That single hospital on Grand Avenue would evolve into today’s Palomar Pomerado Health District.

Sources for this post included historic Escondido and San Diego newspapers and the history section of the Palomar Pomerado Health website, http://www.palomarhealth.org/about-us/about-us-our-story .

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Hage the Dairyman

Hage creamery

The ad shown above is from the 1915 San Diego City Directory.

Willard B. Hage was born into a dairying family in Wisconsin in 1868. He brought his dairying skills with him when he came to San Diego in 1891.

Starting out delivering milk with his own wagon and a single horse, he did well enough that by the early 1900s he owned creameries in the cities of San Diego, Escondido and Poway.

An article in the January 1, 1916 San Diego Union noted how Hage “became impressed with the possibilities in San Diego’s back country. Backing up his belief, he adopted a novel and liberal policy of supplying modern dairying equipment to back country ranchers and allowing them to pay for it on easy terms.” This, the article stated, “made it possible to develop the dairy industry out in the county in a section that was formerly given over to the raising of grain.”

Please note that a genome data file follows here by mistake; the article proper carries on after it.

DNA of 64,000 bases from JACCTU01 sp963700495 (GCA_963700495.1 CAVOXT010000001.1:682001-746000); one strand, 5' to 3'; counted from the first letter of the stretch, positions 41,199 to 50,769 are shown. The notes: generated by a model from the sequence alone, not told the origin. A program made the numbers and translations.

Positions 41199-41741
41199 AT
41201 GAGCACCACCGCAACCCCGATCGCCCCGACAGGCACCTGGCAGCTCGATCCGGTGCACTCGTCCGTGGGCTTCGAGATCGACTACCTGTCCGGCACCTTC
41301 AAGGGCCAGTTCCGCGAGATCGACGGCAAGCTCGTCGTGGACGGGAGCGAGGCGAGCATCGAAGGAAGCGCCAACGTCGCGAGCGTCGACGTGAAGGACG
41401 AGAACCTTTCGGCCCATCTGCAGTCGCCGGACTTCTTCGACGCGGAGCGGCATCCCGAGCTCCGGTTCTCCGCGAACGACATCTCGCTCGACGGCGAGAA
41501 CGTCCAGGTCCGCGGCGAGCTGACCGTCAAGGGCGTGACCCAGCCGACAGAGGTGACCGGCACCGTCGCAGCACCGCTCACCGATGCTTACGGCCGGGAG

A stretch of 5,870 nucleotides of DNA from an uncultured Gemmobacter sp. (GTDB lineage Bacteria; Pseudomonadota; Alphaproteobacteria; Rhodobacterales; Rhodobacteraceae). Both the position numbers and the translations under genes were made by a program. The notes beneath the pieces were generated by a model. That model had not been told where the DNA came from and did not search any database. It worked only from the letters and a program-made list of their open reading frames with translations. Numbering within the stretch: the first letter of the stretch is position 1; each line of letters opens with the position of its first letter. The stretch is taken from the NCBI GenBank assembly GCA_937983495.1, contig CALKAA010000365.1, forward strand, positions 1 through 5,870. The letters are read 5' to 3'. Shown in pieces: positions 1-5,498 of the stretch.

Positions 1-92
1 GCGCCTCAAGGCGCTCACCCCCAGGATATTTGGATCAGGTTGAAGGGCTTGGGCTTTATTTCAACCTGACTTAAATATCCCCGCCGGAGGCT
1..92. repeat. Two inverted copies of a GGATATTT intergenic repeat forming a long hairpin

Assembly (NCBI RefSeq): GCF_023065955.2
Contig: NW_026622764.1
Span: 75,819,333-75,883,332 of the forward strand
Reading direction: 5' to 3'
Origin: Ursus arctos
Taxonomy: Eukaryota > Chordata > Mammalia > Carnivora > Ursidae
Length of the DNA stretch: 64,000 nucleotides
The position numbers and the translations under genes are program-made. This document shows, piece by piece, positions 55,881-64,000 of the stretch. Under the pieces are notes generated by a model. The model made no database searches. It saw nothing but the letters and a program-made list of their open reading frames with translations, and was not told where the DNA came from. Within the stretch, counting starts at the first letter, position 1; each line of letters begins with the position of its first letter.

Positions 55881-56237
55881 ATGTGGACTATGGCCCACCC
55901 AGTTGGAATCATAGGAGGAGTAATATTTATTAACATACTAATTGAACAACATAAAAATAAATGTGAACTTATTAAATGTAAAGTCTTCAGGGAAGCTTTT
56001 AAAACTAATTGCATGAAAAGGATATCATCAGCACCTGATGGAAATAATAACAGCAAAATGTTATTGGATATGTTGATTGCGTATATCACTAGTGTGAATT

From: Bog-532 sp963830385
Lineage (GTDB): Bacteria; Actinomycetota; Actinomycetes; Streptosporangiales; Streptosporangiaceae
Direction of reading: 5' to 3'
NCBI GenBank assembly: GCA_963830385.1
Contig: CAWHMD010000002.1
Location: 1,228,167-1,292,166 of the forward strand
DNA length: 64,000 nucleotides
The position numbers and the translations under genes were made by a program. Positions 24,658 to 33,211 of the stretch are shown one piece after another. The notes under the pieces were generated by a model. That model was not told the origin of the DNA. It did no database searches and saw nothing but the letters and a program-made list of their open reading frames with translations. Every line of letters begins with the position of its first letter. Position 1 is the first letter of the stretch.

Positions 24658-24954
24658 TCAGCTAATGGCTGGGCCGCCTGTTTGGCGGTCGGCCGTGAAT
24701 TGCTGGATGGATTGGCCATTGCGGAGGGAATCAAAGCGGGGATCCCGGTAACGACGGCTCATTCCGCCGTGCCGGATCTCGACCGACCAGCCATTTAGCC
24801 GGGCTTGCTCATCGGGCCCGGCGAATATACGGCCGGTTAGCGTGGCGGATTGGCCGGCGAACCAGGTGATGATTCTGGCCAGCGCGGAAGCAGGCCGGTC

Interestingly, in both the 1900 and 1910 United States Censuses, Willard Hage lists his occupation as “Dairyman,” while in 1920 he describes himself as “President, ice cream company.”

Willard Hage died in 1925. His business would continue under the family name and ownership and be a San Diego institution until its merger with Foremost Dairies of San Francisco in 1954.

Sources for this post included the 1915 San Diego City Directory, historic San Diego County newspapers, the Los Angeles Times, the United States Census Bureau, and the 1922 book, City of San Diego and San Diego County: The Birthplace of California, by Clarence McGrew.

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The Telephone Comes of Age in San Diego

Hard to imagine now, but the first appearance of a telephone in the city of San Diego occurred in 1877, and that was just a demonstration by a local member of the U. S. Weather Service.